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GOVERNMENT LAUNCHES TOUGHER WASTE LAWS

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Robert Atkins, Minister of State for the Environment and Countryside, today announced a new set of regulations to t...
Robert Atkins, Minister of State for the Environment and Countryside, today announced a new set of regulations to tighten controls over waste.

The regulations were laid before Parliament today and will come into force on 1 May 1994. They will bring in new tests of the fitness of those who operate waste sites and will compel site operators to take long term care of any site where they dispose of waste. At the same time the regulations will remove the burden of the waste licensing system from many recycling operations.

In a written reply to a Parliamentary Question from Alan Haselhurst MP, Mr Atkins said: 'The Waste Management Licensing Regulations 1994, laid before Parliament today, will come into force on 1 May 1994, when the waste management licensing sections of Part II of the Environmental Protection Act 1990 will be commenced.

'The 1990 Act will then have replaced and updated most of the last generation of controls on waste under the Control of Pollution Act 1974. In the case of the scrap metal industry, however, I propose that the new system should come into force on 1 October 1994. This is to give that industry further time to consider the implications of the new system and to make any representations; in the meanwhile, that industry will remain subject to the 1974 Act.

'The new waste management licensing system will bring real improvements and benefits, putting responsibility firmly on waste operators, empowering local authorities to act to prevent pollution, making more information available to the public and raising the standards of dealing with waste.

'At the same time the new regulations are closely targeted on the potentially polluting operations that need control, and will remove unnecessary burdens and red tape from many small scale activities and especially from many types of recycling.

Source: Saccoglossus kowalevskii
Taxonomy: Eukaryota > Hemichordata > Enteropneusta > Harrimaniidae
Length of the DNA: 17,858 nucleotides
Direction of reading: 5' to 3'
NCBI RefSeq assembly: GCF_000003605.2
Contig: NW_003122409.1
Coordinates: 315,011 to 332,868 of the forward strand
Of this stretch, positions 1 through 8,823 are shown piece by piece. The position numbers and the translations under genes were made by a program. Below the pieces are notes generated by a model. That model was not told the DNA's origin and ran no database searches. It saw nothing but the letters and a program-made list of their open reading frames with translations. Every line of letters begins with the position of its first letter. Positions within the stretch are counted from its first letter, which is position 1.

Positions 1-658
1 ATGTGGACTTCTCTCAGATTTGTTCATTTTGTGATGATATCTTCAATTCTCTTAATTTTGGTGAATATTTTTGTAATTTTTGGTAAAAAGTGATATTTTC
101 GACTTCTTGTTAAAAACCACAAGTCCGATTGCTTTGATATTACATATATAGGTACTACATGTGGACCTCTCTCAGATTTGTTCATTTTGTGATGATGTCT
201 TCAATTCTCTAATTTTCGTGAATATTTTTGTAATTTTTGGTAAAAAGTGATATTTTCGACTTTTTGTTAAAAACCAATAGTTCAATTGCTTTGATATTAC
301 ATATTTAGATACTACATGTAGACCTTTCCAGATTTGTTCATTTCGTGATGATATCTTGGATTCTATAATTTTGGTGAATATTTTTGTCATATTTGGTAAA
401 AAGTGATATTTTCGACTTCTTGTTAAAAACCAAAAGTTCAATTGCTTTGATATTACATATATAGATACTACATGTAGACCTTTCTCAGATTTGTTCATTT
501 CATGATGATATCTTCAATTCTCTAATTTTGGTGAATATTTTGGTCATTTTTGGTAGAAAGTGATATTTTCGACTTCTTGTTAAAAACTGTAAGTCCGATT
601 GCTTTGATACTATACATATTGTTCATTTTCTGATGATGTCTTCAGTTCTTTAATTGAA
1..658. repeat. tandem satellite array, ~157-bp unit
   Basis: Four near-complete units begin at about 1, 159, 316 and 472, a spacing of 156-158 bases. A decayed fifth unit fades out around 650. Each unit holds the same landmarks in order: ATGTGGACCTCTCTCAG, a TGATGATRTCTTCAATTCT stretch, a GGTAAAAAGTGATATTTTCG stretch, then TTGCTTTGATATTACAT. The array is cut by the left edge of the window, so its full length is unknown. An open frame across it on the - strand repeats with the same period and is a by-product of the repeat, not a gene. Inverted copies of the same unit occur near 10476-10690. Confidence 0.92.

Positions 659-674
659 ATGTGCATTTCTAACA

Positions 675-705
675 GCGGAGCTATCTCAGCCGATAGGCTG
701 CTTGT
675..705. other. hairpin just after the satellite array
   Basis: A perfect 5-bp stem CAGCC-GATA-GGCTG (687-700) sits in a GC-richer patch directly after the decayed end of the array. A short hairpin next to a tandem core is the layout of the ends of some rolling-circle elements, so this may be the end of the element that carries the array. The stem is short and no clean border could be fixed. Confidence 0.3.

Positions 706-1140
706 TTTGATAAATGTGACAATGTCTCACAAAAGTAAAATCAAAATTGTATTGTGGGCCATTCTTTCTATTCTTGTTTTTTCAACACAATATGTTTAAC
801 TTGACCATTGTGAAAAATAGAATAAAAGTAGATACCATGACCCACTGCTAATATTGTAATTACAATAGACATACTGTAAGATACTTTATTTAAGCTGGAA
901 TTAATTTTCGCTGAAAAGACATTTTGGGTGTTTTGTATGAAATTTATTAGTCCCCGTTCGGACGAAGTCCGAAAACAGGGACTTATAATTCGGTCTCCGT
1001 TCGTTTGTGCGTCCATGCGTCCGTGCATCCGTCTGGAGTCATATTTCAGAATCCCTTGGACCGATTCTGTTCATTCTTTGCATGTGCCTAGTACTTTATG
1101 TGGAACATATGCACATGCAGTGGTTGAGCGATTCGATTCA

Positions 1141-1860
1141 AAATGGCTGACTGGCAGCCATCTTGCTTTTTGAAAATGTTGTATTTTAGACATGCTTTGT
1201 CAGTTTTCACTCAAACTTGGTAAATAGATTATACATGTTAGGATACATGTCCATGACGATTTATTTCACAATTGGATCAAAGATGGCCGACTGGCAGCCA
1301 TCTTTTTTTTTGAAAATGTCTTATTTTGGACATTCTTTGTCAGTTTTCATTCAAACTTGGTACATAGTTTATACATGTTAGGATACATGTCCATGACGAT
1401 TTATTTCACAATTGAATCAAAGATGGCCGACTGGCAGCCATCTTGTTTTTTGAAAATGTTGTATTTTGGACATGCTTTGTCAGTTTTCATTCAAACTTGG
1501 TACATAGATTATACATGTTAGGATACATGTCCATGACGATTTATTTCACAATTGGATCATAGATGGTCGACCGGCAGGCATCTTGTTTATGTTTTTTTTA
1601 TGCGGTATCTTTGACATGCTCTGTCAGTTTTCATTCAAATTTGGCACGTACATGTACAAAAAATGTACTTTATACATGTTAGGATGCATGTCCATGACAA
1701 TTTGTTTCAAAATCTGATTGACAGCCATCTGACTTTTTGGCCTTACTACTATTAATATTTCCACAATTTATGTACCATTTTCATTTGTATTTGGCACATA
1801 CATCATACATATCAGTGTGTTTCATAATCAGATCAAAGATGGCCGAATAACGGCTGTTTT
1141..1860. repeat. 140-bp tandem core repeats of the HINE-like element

'The regulations are the outcome of public consultations launched when draft regulations were published in August 1992 and continued since. In the light of those consultations there has been extensive redrafting to meet the concerns and interests of industry, local authorities and the public. The regulations have also been revised to take account of European measures on waste regulation, including a new definition of waste consistent with the European definition.

'The waste management licensing regulations will be complemented by the charging scheme, published on 24 March 1994, (Official Report, cols 395-6) and by guidance in the form of a circular and two Waste Management Papers. The guidance will, for the first time, be on a statutory footing. So this will give a clear signal to industry and to authorities as to the way in which the system is to operate.

'The new waste management licensing system will offer improved, clear, consistent, firm controls on waste. This will benefit the public, industry, local authorities and the environment. I know the waste industry welcomes this new system and I am confident that the waste regulators will use their stronger powers to secure environmental improvements.'

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